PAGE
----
Oooh it’s all so pretty! Must control impulse to click through, I’ve already been to three yarn shops today.

  6. Hattie says:

    Very nice! The sea silk is gorgeous! I have a skein in Melon I have yet to use…

  7. Kate/Massachusetts says:

    Oh my! Thanks for the garden tour! Your flowers are spectacular! Even more so than the yarn! lol

    For your front yard, could you take down a tree or two, and then build some raised beds?

    I have been looking at and drooling over tree peonies lately. I have a number of herbaceous peonies but just discovered the tree variety. Unfortunately they are outrageously expensive. Oh to find someone to barter with! Perhaps a knitted sweater for one tiny tree peony?

    Love you pictures, Zoe!

  8. Jane says:

    I have one poppy that beautiful shell pink with the burgundy center. The others are the more common red-orange – pretty, but no real comparison… The tomatoes, basil & zucchini went into the garden today – hopefully this year I’ll have some grape tomatoes so I can try drying them.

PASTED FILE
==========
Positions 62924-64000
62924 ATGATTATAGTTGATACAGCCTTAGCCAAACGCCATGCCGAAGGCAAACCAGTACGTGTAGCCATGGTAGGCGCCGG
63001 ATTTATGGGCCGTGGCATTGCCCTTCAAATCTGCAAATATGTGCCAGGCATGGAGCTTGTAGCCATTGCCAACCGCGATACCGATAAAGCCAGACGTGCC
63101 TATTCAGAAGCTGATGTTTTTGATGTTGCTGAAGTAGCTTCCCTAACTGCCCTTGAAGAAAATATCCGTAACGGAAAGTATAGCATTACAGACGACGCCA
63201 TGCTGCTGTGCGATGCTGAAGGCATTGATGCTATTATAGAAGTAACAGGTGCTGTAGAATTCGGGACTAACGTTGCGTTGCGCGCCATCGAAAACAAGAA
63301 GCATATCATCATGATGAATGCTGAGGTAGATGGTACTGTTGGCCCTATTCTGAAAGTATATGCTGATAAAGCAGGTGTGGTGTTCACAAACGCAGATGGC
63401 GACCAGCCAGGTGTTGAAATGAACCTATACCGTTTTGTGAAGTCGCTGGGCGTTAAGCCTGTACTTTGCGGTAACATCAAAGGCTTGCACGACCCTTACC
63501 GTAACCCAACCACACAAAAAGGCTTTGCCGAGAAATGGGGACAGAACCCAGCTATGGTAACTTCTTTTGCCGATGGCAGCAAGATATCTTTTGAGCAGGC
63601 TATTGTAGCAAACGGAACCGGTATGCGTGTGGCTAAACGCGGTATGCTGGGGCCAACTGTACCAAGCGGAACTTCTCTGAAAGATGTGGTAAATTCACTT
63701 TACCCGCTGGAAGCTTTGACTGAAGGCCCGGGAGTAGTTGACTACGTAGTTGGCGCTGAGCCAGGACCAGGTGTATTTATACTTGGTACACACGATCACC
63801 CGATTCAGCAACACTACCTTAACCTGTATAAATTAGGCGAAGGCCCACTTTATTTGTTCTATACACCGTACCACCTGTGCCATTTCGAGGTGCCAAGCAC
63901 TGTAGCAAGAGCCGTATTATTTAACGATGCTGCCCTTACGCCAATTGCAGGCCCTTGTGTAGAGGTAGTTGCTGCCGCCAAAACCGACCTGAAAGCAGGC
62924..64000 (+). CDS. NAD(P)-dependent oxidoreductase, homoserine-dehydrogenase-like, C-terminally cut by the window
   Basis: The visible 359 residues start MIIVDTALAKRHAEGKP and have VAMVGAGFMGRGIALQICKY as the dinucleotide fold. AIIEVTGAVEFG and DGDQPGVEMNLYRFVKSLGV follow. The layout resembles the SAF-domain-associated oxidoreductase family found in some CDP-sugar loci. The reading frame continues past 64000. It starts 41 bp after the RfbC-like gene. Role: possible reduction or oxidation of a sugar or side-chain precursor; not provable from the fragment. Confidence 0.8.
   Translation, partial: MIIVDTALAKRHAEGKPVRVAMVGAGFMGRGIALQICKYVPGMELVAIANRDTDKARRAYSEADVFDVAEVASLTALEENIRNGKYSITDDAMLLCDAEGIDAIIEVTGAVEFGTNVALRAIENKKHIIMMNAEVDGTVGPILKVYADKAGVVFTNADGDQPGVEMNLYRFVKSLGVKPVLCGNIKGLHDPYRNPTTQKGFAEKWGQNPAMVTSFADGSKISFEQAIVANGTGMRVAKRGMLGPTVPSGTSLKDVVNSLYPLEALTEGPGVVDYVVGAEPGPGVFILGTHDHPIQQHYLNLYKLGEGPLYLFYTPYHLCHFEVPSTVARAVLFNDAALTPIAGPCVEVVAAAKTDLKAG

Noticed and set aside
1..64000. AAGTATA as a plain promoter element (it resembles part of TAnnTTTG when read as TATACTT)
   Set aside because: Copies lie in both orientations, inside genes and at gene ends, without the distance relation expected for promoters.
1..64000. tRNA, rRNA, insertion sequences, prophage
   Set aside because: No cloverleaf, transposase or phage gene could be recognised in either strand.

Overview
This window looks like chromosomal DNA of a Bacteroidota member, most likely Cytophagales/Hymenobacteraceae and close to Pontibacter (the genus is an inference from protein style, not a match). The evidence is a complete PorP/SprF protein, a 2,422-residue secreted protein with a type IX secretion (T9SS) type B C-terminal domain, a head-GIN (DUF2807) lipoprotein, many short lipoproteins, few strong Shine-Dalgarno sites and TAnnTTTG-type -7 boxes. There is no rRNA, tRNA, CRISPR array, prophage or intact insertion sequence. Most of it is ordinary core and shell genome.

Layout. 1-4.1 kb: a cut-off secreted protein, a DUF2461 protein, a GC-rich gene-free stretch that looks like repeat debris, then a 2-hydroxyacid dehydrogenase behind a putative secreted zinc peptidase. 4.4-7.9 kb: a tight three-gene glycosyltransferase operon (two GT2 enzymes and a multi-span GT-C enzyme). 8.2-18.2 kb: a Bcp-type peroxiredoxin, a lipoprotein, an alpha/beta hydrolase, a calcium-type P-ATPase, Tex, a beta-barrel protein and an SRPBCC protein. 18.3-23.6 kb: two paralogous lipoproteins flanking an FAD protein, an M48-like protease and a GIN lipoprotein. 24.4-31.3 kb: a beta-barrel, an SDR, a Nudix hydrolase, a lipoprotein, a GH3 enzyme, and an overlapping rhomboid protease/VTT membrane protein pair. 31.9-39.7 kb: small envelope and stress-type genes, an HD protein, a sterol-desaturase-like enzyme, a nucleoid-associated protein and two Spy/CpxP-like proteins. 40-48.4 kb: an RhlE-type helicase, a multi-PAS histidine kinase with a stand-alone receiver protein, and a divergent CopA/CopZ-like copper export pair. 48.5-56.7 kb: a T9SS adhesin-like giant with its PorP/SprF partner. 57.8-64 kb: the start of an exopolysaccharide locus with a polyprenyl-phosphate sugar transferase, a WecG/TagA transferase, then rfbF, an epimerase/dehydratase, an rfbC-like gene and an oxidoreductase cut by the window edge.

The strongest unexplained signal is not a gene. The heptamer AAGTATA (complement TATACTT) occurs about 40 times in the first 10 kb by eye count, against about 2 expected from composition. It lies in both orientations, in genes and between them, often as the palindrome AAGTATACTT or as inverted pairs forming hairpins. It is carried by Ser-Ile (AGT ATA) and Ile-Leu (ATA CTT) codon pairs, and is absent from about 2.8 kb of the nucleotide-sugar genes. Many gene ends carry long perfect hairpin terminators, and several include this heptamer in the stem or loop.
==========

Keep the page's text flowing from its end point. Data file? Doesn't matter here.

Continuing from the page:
9. Jamie says:

    I am currently working your Alhambra pattern with Handmaiden SeaCell in the vintage colorway.

    Everyone I have shown the project to has loved the design.

  10. Lis says:

    Anne, I love your flower photos! I don’t know if you knew that I used to love to do watercolors and close up flower photos are my favorites. Your photos inspire me to get back to it. I have really been wanting to. I am glad you liked the yarns. If you want more of the denim for a spring, summer top, just let me know and I’ll send more of this dyelot. I will email you too….. Lis

  11. katie m. says:

    I just wanted to say that I find your blog endlessly inspiring in a quiet, contemplative way. It reminds me over and over again that by doing what I love I can end up in just the right place. Thanks! The poppies — and yarn — are lovely. The swiss cashmere looks perfect. Yum.